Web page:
I saw an excellent lecture by George Whitesides of Harvard yesterday. His official status as god-of-chemistry – and the fact that his talk was tantalisingly entitled ‘Questions about questions about the origins of life’ – meant that the small hall was packed to overflowing.

Whitesides put a health warning on the talk – there were very few facts, a lot of speculation, and no answers. Nevertheless, in forty minutes he set out a research agenda that could allow chemistry to answer one of the most fundamental questions – how life began. 

Unlike the ‘puzzles’ that trouble most chemists (projects such as total synthesis of a natural product, where much of the intellectual satisfaction is in the journey, rather than the destination; where its possible to frame the question absolutely; and where its clear that there is an answer to be found), this is a true ‘problem’, he argues – it’s really not clear what questions need to be answered, or if there is even an end-point to be reached.

There has been fifty years of research into how simple biological molecules could have formed from the prebiotic components available on Earth some 3.8 billion years ago. Likewise, progress towards defining the ‘RNA world’, where that molecule acted as both information carrier and catalyst before DNA arrived on the scene, is pretty good. 

But there is a hug gap to bridge between the two, says Whitesides, and chemists are best place to build it. So if you want to get started on a problem which he predicts will take generations to crack, here are a few of his suggestions:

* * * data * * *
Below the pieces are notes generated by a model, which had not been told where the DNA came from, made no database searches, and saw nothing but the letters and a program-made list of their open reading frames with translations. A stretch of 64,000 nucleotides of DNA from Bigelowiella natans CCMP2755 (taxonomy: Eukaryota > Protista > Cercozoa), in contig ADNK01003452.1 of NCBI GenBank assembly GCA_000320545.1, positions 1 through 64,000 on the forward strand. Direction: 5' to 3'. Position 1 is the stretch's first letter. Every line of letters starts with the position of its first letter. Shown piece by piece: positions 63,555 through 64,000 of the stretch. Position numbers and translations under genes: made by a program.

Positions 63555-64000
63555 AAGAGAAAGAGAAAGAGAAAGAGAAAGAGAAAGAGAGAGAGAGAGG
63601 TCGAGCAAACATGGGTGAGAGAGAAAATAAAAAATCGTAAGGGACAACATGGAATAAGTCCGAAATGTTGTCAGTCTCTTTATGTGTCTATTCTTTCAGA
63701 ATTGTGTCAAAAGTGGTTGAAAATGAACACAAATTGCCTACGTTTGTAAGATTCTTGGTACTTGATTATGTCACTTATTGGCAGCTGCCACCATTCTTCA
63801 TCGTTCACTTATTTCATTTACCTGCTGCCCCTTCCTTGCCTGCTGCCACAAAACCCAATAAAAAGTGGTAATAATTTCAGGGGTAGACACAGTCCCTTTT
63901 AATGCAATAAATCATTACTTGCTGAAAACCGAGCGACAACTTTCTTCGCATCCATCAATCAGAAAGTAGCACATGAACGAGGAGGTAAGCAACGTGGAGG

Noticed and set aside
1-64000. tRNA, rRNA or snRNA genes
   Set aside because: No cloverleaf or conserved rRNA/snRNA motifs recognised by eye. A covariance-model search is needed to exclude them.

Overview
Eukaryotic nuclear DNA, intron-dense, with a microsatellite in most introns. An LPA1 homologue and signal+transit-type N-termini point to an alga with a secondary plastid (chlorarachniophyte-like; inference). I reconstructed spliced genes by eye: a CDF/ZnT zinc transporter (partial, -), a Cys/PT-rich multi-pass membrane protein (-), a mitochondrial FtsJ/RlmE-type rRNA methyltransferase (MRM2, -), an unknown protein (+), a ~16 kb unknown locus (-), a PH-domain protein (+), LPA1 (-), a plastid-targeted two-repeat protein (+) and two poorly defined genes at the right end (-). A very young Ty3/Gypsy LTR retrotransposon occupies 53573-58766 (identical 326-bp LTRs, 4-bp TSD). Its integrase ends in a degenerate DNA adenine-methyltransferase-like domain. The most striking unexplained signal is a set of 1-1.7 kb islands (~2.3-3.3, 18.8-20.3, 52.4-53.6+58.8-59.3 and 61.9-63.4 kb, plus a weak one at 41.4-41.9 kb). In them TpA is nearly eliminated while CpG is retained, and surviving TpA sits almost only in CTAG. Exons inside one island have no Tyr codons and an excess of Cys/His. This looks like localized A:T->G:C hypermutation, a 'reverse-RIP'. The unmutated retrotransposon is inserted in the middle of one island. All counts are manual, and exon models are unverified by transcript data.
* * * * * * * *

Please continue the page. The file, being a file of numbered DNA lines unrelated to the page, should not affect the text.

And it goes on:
– Work out the organic chemistry of black smokers, the underground geothermal chimneys that spew out a hot, fertile mixture of organics and inorganics

– Figure out what kind of chemistry is possible in deep space

– Work out how ‘primitive co-factors’ – enzymes that contain clunky inorganic bits, such as the nickel-dependant urease – which are common to most forms of life could form.

– Discover how ion gradients (potassium inside the cell, sodium outside the cell) can form from natural processes. ‘People ask me where life comes from,’ says Whitesides, only half-joking, ‘and I say Alberta’. He’s specifically referring to an evaporated salt sea that would have concentrated these ions in its shrinking pools.

– Likewise, how did the triphosphate energy-carrying group arise?

Interestingly, he thinks that the search for the origins of chirality doesn’t fall into this catalogue of life’s fundamental aspects. Organic chemists love chirality, which is why so much effort is expended on figuring out life’s preference for left-handed amino acids, he says – but ultimately it’s a distraction. ‘It’s a real Rorschach test for people,’ he told me. ‘Either you think it’s really important, or not important at all’. Hmmm – Ron Breslow is clearly in the former category, and indeed so am I. On the other hand, it’s a brave man that bets against Whitesides. 

He argues that it’ll take new ways of thinking about chemistry to tackle the origin of life problem – and trying to reconstruct these complex networks will take a lot of hard maths (so the biologists are no use, he adds). So – anyone up for the challenge?

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